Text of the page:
Also, during the building of the Thetford bypass, which we never give a thought about, many more pieces of Roman ironwork were discovered, supporting the fact that Thetford really was a very prominent town.
The Norman Castle in Thetford no longer exists, but the mound which was part of the motte certainly does. It’s open to the public at all times and you’ll get amazing views if you walk to the top of it. It’s situated in a public park called Castle Park, on the south side of the town.
There was a castle previous to this one, built in the 11th Century, which was then replaced in the 12th Century by this motte and bailey castle, very much like the castle at Castle Acre. Both Thetford Priory and what was Thetford Castle mirror Castle Acre very closely.
The castle was built by Roger Bigod, the 2nd Earl of Norfolk, who also built Thetford Priory. He built it to protect the town, which he pretty much controlled. High up on the hill, it has 360 degree views all around Thetford’s landscape.
Unfortunately, the castle was destroyed in 1173 by Henry II but the huge motte remains and that’s what you can see today. This is all it is though, just a mound but the great views over the trees and roof tops – it’s worth the climb up the metal steps.
It’s actually the tallest medieval earthwork in Britain. Thetford really does throw up some fascinating remnants of history!
There are a number of different museums dotted around Thetford so give yourself plenty of time to explore!
The Ancient House Museum is a fascinating small museum located in the most wonderful oak framed Tudor merchant’s house and fills you in on the historical story of Thetford and the Brecks.
Here you can discover Thetford’s connections with the Indian Prince Duleep Singh, the founder of the museum, and Thomas Paine, the political writer who played an important part in the American War of Independence and wander around all the fascinating displays and artefacts and spend a bit of time enjoying some explanatory videos.
Why not read more about the Ancient House museum here.
If you’re a fan of the TV programme Dad’s Army, then you’ll definitely want to visit Thetford!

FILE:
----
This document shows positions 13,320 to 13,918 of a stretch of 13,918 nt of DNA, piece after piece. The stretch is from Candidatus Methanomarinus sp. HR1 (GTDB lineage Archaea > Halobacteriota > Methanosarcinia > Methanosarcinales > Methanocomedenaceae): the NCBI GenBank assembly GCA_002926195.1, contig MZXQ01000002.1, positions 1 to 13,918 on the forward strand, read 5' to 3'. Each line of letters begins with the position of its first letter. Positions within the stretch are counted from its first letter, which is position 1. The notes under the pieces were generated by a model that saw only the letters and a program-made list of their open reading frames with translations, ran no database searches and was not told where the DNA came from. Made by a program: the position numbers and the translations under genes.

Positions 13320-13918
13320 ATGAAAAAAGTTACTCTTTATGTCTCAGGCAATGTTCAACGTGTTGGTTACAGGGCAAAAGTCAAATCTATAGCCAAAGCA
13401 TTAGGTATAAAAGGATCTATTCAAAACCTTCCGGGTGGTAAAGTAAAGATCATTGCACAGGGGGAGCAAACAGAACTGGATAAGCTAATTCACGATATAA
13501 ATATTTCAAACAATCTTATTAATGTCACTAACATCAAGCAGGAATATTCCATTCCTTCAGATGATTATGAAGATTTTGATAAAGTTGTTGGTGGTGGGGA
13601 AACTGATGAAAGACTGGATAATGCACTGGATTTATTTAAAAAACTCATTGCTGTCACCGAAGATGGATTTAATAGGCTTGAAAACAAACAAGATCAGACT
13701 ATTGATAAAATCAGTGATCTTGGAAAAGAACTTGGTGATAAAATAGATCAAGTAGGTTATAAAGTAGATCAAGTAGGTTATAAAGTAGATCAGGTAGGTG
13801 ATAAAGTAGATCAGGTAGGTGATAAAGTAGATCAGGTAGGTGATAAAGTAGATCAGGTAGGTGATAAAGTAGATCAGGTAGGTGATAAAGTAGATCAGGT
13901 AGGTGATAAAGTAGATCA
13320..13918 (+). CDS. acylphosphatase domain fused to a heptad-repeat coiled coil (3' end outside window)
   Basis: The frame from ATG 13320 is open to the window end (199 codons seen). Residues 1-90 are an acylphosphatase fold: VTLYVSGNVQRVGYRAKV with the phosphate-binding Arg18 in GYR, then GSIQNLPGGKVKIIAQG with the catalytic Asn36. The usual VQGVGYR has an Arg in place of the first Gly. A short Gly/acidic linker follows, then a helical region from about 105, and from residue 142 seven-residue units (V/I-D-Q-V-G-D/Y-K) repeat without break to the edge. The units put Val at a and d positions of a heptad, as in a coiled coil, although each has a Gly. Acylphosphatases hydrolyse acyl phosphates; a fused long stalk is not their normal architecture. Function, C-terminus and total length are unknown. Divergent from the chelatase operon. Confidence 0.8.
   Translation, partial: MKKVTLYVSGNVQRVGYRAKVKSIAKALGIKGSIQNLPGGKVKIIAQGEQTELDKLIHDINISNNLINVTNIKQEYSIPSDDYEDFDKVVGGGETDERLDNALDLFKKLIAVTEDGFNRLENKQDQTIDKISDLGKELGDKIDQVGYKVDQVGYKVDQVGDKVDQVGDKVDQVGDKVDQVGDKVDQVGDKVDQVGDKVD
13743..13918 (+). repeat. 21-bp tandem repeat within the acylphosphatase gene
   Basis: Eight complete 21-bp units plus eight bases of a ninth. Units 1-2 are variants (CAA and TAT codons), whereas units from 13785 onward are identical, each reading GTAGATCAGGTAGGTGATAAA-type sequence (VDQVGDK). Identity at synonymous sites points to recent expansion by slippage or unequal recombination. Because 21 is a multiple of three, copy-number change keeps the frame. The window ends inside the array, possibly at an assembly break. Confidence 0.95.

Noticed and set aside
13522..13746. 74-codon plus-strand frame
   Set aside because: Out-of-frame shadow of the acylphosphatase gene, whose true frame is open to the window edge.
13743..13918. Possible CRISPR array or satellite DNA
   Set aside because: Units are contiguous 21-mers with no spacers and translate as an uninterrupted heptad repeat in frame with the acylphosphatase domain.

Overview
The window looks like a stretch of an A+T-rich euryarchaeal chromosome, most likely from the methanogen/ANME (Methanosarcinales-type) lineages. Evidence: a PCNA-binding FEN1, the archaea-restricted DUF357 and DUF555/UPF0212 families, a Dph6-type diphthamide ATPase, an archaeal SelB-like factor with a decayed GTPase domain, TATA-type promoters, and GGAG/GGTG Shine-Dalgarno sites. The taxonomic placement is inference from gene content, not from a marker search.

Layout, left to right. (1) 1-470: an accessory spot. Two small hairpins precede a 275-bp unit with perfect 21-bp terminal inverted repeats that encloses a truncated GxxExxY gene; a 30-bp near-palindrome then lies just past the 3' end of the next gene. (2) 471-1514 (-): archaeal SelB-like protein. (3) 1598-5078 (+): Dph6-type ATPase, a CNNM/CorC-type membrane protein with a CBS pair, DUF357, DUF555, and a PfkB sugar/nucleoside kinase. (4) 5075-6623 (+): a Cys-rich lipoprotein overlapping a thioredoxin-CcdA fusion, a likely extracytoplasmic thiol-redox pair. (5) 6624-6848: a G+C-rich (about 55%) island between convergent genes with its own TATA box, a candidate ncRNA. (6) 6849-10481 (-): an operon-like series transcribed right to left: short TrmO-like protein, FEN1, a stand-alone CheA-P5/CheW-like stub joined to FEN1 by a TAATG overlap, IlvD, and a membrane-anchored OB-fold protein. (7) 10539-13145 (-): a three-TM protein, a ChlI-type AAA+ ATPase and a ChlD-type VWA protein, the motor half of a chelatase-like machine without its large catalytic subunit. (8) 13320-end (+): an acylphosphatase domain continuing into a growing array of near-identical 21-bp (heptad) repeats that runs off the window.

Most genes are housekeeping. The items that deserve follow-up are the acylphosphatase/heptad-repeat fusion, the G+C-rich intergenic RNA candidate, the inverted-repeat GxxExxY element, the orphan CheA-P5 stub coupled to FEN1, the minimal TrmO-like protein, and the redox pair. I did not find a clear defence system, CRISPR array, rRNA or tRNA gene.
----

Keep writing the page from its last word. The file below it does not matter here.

Quite a bit was filmed in the town which they called Walmington-on-Sea! There’s also a Dad’s Army trail that you can take around the town which pinpoints various places that were shown in the programme. There’s even a statue of Captain Mainwaring that was erected in 2010 by the Thetford Society, quite a contrast to the historical remains of the Priory and Castle.
You can read more about the Dad's Army Museum here.
This is another Thetford museum, again run by volunteers so they do recommend you check their Facebook page for opening times.
In the era of steam, Charles Burrell & Sons played an important part as one of the main employers in Thetford and pretty much put Thetford on the map. They built traction engines, steam lorries and trams and agricultural machinery, many of which were sent all over the world. The museum is housed in the original Grade II listed paint shop.
Harking back to Dad’s Army, Jones’s Van is also housed here!
Because these museums are small and run by volunteers, they do have restricted opening hours and aren’t open every day, so best to check the website here.
As you will have now discovered, Thetford is not a town that should be overlooked.
The importance it has played over the many hundreds of years makes it an historically significant Norfolk town that is well worth visiting, particularly for its museums, Priory and Castle Mound.